7 Christmas Traditions Around The World that may Surprise You

There are so many Christmas traditions: trimming your Christmas tree, baking Christmas cookies, and opening presents, to name a few. But what are Christmas traditions around the world like? You''ll soon find that many countries celebrate the holiday differently than usual.

Would you like rotten potatoes left in your shoes on Christmas morning? How about Kentucky Fried Chicken for your Christmas dinner? Believe it or not, both of those are actual Christmas traditions around the world. From Christmas by the beach in New Zealand that features fresh seafood, to hot porridge that keeps families warm during the cold Finland winter, you''ll discover just how different these global holiday traditions are.

Although you may find that some Yuletide rituals remain the same, like singing carols, decorating a Christmas tree, making advent calendars, and feasting on a lot of ham, we think the following Christmas traditions around the world may surprise you.


Every year, the city of San Fernando holds Ligligan Parul (or Giant Lantern Festival), that features dazzling parols (lanterns) that symbolize the Star of Bethlehem. Each parol consists of thousands of spinning lights that illuminate the night sky. The festival has made San Fernando the "Christmas Capital of the Philippines."


Originally, the lanterns were simple creations around half a meter in diameter, made from ‘papel de hapon’ (Japanese origami paper) and lit by candles. Today, the lanterns are made from a variety of materials and have grown to around six meters in size. They are illuminated by electric bulbs that sparkle in a kaleidoscope of patterns.


The Yule Goat has been a Swedish Christmas symbol that dates back to ancient Pagan festivals. However, in 1966, the tradition got a whole new life after someone came up with the idea to make a giant straw goat now referred to as the Gävle Goat.

According to the official website, the goat is over 42 feet high, 23 feet wide and weighs 3.6 tons. Each year, the massive goat is constructed in the same spot. Fans can even watch a livestream from the first Sunday of Advent until after the New Year when it''s taken down.


Although Christmas isn''t a national holiday in Japan (an estimated one percent of the population is Christian, according to Smithsonian Magazine), its citizens still find an interesting and delicious way to celebrate. Rather than gathering around the table for a turkey dinner, families head out to their local Kentucky Fried Chicken.

The tradition began in 1974 after a wildly successful marketing campaign called, "Kurisumasu ni wa kentakkii!" or "Kentucky for Christmas!" The fast-food chain has maintained its Yuletide popularity—forcing some people to order their boxes up to months in advance or stand on two-hour-long lines to get their "finger lickin'' good" food.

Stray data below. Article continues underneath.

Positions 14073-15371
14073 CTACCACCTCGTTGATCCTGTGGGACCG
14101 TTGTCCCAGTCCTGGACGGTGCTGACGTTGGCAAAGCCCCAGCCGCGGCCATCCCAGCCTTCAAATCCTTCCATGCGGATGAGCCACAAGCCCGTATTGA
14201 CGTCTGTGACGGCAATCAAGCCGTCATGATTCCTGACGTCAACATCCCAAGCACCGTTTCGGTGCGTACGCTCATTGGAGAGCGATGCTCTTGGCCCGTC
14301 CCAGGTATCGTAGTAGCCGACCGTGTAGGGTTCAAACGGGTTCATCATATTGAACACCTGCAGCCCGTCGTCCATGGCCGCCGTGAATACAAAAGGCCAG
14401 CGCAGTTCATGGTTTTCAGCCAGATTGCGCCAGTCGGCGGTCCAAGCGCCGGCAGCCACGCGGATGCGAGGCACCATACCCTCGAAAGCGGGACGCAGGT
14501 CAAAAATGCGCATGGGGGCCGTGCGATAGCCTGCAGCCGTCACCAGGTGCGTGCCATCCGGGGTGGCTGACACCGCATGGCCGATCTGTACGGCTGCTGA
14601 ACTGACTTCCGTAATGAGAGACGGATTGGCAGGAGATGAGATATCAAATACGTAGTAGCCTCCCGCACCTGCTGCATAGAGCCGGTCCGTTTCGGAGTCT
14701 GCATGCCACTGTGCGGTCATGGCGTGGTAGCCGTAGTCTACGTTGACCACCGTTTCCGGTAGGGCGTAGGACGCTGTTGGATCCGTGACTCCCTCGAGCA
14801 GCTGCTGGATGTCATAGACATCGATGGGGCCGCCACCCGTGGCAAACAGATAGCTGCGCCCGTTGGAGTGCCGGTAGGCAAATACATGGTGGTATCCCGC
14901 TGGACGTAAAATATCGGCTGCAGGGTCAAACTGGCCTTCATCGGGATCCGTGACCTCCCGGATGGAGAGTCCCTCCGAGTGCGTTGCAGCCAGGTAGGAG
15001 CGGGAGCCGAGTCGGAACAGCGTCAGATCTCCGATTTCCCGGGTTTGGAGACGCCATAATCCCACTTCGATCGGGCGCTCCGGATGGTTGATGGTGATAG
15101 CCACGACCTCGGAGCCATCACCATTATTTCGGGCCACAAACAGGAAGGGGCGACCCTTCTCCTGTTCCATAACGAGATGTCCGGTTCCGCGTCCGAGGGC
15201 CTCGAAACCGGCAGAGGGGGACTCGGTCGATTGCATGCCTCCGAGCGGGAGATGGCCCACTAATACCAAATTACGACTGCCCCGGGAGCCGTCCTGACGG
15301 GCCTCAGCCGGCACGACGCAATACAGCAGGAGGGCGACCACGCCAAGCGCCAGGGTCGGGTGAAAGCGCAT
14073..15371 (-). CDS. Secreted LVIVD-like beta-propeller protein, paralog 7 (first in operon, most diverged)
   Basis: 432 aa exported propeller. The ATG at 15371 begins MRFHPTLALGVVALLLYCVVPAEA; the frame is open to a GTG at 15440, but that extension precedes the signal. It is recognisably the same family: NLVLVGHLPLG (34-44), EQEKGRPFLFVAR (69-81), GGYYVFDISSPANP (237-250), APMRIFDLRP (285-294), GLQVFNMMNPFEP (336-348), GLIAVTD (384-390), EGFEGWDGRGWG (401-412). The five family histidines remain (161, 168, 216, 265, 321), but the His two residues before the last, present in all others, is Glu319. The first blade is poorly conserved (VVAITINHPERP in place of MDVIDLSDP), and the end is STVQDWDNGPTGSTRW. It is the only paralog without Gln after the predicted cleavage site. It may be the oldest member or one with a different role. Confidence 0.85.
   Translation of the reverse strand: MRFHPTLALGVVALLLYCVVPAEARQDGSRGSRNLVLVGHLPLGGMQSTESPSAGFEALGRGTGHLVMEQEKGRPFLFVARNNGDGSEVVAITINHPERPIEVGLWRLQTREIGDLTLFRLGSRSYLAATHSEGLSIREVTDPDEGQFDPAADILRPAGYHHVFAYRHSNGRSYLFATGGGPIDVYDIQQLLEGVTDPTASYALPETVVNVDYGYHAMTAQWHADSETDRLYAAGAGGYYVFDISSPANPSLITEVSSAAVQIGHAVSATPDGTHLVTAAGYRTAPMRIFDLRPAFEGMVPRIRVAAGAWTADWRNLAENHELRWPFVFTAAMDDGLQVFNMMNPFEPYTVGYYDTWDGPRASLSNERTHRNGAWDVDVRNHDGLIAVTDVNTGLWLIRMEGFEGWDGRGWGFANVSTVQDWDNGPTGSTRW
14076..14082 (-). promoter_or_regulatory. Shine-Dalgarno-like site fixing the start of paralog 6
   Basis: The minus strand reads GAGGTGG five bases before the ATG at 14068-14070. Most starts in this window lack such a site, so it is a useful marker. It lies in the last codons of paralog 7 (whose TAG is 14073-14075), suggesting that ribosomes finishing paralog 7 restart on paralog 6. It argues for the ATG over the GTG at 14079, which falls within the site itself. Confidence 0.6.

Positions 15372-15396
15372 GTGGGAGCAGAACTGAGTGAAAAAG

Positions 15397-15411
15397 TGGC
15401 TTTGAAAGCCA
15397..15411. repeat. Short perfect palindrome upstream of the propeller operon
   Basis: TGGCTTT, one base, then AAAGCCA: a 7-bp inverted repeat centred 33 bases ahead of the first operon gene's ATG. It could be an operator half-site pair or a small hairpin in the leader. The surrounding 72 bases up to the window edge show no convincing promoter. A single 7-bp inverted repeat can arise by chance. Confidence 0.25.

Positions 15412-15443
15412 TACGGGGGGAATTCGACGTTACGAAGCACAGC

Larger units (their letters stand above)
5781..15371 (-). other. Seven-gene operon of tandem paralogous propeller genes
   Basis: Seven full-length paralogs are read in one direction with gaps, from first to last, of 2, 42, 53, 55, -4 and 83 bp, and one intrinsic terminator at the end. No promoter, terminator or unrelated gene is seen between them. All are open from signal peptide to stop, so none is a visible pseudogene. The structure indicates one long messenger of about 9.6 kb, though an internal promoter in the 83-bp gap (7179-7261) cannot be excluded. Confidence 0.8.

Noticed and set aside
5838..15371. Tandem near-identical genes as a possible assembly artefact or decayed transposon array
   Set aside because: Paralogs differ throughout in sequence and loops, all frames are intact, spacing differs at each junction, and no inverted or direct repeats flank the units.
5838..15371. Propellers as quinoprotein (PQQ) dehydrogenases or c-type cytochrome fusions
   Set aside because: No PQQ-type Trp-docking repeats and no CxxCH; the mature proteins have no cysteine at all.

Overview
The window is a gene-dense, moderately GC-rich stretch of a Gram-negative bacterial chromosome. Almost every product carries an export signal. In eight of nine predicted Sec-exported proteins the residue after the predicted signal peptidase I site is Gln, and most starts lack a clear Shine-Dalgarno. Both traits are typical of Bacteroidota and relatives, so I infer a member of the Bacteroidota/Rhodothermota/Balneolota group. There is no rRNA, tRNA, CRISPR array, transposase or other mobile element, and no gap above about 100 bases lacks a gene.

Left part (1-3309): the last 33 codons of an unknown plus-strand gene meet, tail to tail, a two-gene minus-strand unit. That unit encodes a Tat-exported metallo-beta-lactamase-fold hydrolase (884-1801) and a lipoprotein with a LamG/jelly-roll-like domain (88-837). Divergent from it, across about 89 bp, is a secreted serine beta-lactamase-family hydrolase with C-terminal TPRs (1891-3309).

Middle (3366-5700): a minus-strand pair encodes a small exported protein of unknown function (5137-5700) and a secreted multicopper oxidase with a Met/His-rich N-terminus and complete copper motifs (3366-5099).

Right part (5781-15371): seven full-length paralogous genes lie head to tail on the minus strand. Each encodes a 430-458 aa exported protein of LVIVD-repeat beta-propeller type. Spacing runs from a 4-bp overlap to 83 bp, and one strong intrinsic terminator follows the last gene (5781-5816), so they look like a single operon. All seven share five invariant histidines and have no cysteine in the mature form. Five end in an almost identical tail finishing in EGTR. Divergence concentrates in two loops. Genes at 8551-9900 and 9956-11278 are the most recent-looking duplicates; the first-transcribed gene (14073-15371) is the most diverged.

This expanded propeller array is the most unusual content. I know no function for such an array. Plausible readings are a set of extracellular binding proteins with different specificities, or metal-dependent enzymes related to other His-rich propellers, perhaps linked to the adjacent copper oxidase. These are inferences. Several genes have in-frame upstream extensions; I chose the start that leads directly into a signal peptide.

In the 13 days leading up to Christmas, it is believed that 13 tricksy troll-like characters come out to play in Iceland. The Yule Lads (jólasveinarnir or jólasveinar in Icelandic) visit the children across the country over the 13 nights leading up to Christmas. For each night of Yuletide, children place their best shoes by the window and a different Yule Lad visits leaving gifts for nice girls and boys and rotting potatoes for the naughty ones.


On Christmas morning, Finish families traditionally eat a porridge made of rice and milk topped with cinnamon, milk, or butter. Whoever finds the almond placed inside one of the puddings "wins"—but some families cheat and hide a few almonds so the kids don''t get upset. At the end of the day, it is customary to warm up in a sauna together.


Because Kiwis celebrate Christmas during their summer, a number of their traditions center around where families and friends gather for a casual cookout of fresh seafood, meat, and seasonal vegetables. The New Zealand Christmas tree is the Pohutukawa, a coastal species that blooms a bright-red color in December, providing shade during the sunny days as they sing carols in both English and Maori.


Perhaps one of the most unorthodox Christmas Eve traditions can be found in Norway, where people hide their brooms. It’s a tradition that dates back centuries to when people believed that witches and evil spirits came out on Christmas Eve looking for brooms to ride on. To this day, many people still hide their brooms in the safest place in the house to stop them from being stolen.

No matter how you’re celebrating, make sure you have your own selection of rituals or customs that make this holiday season so special. After all, Christmas traditions around the world are loud, proud, and guarantee oodles of festive fun. It’s all back to its root, the season of giving.

This is the special time of year  when hearts and bellies are at their fullest  is closer than you think. So, don’t miss the most important list-to-do, your gifting and feasting planning. From jam-packed hampers to celebratory tipples and glorious gifts, there’s still time, find your very merriest Christmas with Harper and Cordon.

Whichever Christmas traditions around the world, we think they all are wonderful in their own way – and are guaranteed to put you in the festive spirit. Wishing you peace, joy, and all the best this wonderful holiday has to offer. May this incredible time of giving and spending time with family bring you the joy that lasts throughout the year.

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